Google’s hardware division is still fairly new and relatively untested, but they have big plans where carbon neutrality is concerned.
Companies are often branded “innovators” and “tastemakers,” but it can often be challenging to find meaning in these designations. With the right mission and leadership, however, there are plenty of ways companies can lead by positive example. One of the ways they can do this is by raising the bar and expecting more of the companies they work with.
Google’s hardware division is still fairly new and relatively untested, but they have big plans where carbon neutrality is concerned. The “Made by Google” brand refers to phones, tablets, smart speakers, and other electronic devices developed and designed in-house by Google. Starting in 2020, the whole brand will start looking a lot greener and a lot friendlier for the planet.
What Is Google Promising to Do?
There are two main pieces to Google’s plan to become a more eco-conscious hardware brand:
- By the year 2020, all products designed and shipped by Google will be 100% carbon-neutral.
- By the year 2022, all of Google’s self-branded hardware will “contain recycled materials.”
In fact, Google’s commitment to eliminating new materials in favor of recycled materials, as much as possible, is set to begin in 2019. Google says they’re getting ready to announce a product we haven’t seen yet that will serve as a kind of flagship for their new era of eco-friendlier product designs. Some tech pundits believe it could be the anxiously awaited next-generation Google Home.
As an example of the kind of material choices being made here, Google points to standard polyester fabric. It appears in several Google products, including Google Home products. Swapping all-new polyester for fabric made from recycled plastic bottles is one of several positive steps the company has chosen to take.
Why Is ‘Carbon Neutrality’ Good for Consumers?
It’s not hard to see why Google benefits from making its in-house hardware more eco-friendly. This is a great exercise in branding and public relations. As the general public becomes bored with incremental smartphone upgrades and each new phone seems to look much like all of the others, one-way companies can stand out in the mind of consumers is by focusing on sustainability initiatives.
Google and Apple are finding their own way forward on this. Apple’s MacBook Air began incorporating reclaimed aluminum in its design in 2018. Google has an excellent shot at competing with Apple’s hardware on their own turf, and one of the ways they can do that is by making more of its products out of post-consumer materials. Both companies now claim to run on “100% renewable energy,” even if their total carbon footprints remain a different story and indicate a different set of challenges.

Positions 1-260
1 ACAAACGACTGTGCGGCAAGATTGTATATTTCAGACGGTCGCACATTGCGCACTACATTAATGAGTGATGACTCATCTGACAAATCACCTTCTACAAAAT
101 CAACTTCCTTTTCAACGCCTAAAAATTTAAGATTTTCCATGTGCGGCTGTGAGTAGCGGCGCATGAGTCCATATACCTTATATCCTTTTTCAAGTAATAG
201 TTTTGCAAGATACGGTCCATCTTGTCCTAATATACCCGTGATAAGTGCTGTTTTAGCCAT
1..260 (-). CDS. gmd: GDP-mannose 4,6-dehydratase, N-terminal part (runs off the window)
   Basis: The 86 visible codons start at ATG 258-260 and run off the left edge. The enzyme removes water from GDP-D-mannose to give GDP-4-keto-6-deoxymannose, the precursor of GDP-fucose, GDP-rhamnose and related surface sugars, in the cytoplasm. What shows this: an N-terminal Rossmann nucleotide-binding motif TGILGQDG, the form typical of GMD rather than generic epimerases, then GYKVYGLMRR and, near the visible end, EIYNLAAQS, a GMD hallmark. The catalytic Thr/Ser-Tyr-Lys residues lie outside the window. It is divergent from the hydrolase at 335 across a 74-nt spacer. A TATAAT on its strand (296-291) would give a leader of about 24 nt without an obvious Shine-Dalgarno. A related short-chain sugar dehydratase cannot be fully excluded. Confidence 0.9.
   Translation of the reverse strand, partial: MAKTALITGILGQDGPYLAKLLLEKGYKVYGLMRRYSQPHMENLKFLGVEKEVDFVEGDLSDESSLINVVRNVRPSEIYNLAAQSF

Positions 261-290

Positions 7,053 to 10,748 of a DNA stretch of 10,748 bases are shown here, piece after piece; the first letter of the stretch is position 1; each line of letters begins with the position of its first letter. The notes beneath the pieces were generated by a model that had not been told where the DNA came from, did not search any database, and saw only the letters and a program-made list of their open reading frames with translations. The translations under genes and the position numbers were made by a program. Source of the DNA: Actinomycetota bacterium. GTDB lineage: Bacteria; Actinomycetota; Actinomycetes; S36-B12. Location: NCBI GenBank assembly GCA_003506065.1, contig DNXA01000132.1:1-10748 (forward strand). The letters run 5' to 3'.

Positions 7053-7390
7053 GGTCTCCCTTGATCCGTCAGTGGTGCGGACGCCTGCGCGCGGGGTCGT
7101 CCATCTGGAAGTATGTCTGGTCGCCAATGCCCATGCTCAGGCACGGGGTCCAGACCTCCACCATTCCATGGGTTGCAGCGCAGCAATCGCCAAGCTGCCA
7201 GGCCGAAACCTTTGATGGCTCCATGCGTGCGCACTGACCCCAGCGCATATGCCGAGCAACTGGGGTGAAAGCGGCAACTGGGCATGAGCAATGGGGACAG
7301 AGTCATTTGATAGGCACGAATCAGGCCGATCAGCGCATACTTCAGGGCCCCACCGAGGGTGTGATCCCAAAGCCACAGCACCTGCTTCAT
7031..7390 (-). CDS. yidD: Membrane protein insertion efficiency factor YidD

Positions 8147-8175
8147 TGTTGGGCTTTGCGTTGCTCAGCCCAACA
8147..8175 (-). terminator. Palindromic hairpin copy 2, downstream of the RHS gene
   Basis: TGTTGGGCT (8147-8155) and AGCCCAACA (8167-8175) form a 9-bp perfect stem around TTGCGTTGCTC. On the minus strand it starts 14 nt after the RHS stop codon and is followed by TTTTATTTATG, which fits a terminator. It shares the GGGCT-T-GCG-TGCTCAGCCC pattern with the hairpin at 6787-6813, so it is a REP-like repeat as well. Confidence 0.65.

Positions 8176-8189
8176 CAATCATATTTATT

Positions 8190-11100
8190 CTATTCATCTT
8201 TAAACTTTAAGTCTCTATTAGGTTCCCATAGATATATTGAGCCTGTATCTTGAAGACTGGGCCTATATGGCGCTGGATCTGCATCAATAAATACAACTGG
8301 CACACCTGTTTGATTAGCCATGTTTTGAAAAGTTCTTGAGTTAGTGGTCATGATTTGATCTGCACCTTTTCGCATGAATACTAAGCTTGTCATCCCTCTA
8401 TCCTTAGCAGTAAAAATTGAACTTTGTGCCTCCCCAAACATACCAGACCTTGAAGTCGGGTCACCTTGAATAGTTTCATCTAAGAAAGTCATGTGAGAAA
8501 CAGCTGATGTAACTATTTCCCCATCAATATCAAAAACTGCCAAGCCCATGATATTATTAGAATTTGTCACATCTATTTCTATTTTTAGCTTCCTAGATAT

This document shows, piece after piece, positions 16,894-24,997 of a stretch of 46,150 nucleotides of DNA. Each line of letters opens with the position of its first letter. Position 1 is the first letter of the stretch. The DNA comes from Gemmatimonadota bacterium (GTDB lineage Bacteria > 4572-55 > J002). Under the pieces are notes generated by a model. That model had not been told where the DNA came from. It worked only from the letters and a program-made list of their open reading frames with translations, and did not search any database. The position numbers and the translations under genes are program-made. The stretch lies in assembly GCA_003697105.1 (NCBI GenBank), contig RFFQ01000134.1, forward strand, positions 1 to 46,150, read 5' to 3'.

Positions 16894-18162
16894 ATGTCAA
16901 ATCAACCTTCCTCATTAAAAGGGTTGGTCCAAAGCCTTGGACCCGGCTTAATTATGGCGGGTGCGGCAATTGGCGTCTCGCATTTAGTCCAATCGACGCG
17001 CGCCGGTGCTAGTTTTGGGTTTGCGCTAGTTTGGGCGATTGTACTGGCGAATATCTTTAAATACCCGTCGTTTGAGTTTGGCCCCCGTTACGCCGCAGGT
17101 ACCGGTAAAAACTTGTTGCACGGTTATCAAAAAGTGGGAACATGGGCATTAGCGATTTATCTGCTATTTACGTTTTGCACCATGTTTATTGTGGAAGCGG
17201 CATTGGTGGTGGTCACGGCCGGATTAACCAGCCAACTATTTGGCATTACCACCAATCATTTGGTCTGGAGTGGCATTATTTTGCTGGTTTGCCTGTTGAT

But one question we haven’t answered is what exactly it means for a product to be “carbon-neutral” and why it’s good for the consumer and the planet.
One move Google made already to “balance the scales” and reduce the carbon footprint of its hardware division was to switch from shipping by air to shipping by sea. Doing this brought down the per-unit “price” of each product, in terms of its “carbon cost,” by 40%. This is part of Google’s initiative to implement what they call an “internal carbon fee.”
So what do scientists say about going “carbon-neutral”?
The Intergovernmental Panel on Climate Change (IPCC) is a science-driven initiative that believes the major governments on earth must achieve carbon-neutrality by 2050 in order to prevent the worst effects of global climate change. That includes scientists’ warning that the global temperature change must not exceed 1.5°C if we want a chance of reversing trends already in progress.
That’s a heavy burden on the individual consumer. And how does a person vote with their wallet if we’ve had to choose for so long between affordability and saving the planet?
Some pundits and news organizations want to dwell on the price tag of making America and other developed economies fully carbon-neutral. One estimate puts the price tag at $1 trillion per year. And maybe that sounds scary, but companies like Google can help lead by example and bring down the cost for others.
Demand From the Bottom, Change From the Top
There’s a chance that only companies with Google’s clout will be able to “make the cut” and find a cost-effective way to pivot to recycled materials and carbon-neutral back-office, R&D, and manufacturing operations. It may be the Googles, Apples, and Samsungs of the world that can absorb the costs of greening their own supply chains and, therefore, greening everybody else’s.
At least at first. There was a time when small businesses didn’t have the tools or know-how to measure their greenhouse gas emissions or source raw materials from eco-friendly vendors. Standards organizations like ISO also publish details on voluntary and mandatory guidelines for certifying the carbon footprint of a product or a whole product portfolio. And companies that want to put their focus elsewhere can buy carbon offsets to remain in good compliance or good conscience.
In any event, the news of this carbon commitment from Google is a reassuring sign that some of the biggest companies in the world are willing to make changes in the name of halting climate change. Some of those changes, like sourcing new materials and changing to new shipping methods, might be difficult to weather at first. One thing that’s not in question is the demand for companies and products that take climate stewardship seriously.
This post was written by Caleb Danziger, co-owner and editor of thebytebeat.com.